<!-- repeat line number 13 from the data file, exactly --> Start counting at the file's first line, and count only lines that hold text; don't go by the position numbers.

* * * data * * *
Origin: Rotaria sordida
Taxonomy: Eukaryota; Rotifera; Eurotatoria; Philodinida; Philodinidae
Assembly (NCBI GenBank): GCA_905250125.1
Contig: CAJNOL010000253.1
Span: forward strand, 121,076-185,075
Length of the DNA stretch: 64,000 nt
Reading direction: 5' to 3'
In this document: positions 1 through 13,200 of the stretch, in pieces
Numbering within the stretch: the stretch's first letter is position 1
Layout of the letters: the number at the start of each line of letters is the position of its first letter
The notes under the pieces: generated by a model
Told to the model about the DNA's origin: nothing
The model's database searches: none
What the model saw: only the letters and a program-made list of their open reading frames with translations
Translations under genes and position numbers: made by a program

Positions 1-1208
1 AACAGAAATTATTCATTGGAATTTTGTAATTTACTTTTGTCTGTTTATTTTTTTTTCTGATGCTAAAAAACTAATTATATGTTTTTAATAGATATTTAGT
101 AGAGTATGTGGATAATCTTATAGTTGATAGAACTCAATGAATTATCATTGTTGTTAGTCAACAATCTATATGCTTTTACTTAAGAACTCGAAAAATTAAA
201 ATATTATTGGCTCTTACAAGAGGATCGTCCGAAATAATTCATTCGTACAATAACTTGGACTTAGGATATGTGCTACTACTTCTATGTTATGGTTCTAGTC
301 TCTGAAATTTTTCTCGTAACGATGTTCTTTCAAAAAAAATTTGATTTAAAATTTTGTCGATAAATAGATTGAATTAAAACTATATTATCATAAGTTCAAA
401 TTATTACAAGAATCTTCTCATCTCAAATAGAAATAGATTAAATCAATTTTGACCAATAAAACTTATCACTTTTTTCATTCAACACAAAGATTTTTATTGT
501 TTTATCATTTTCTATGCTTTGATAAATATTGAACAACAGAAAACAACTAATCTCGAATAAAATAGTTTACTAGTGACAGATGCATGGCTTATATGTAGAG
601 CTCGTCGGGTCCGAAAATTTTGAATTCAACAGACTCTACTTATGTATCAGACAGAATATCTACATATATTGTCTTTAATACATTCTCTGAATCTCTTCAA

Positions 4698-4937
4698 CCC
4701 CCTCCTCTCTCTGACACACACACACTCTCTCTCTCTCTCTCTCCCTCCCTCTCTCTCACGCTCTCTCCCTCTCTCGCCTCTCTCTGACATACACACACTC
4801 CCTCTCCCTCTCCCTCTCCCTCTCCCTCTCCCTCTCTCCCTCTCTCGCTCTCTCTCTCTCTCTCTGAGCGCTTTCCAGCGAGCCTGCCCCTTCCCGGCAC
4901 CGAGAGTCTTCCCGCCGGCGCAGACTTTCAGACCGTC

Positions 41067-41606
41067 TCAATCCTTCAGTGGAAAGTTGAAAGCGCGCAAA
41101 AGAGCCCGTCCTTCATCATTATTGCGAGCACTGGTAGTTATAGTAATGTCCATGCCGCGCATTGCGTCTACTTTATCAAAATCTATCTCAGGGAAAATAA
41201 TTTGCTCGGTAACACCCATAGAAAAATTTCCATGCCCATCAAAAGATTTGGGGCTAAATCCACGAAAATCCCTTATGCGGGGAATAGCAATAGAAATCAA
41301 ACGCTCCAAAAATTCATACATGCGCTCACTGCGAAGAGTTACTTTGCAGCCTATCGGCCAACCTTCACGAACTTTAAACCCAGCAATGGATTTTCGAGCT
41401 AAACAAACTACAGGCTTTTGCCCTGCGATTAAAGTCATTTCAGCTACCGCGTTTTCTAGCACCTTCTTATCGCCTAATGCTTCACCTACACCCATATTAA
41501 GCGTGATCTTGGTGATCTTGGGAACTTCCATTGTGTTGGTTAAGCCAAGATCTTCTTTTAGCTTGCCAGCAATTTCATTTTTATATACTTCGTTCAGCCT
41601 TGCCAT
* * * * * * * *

The model's database searches: none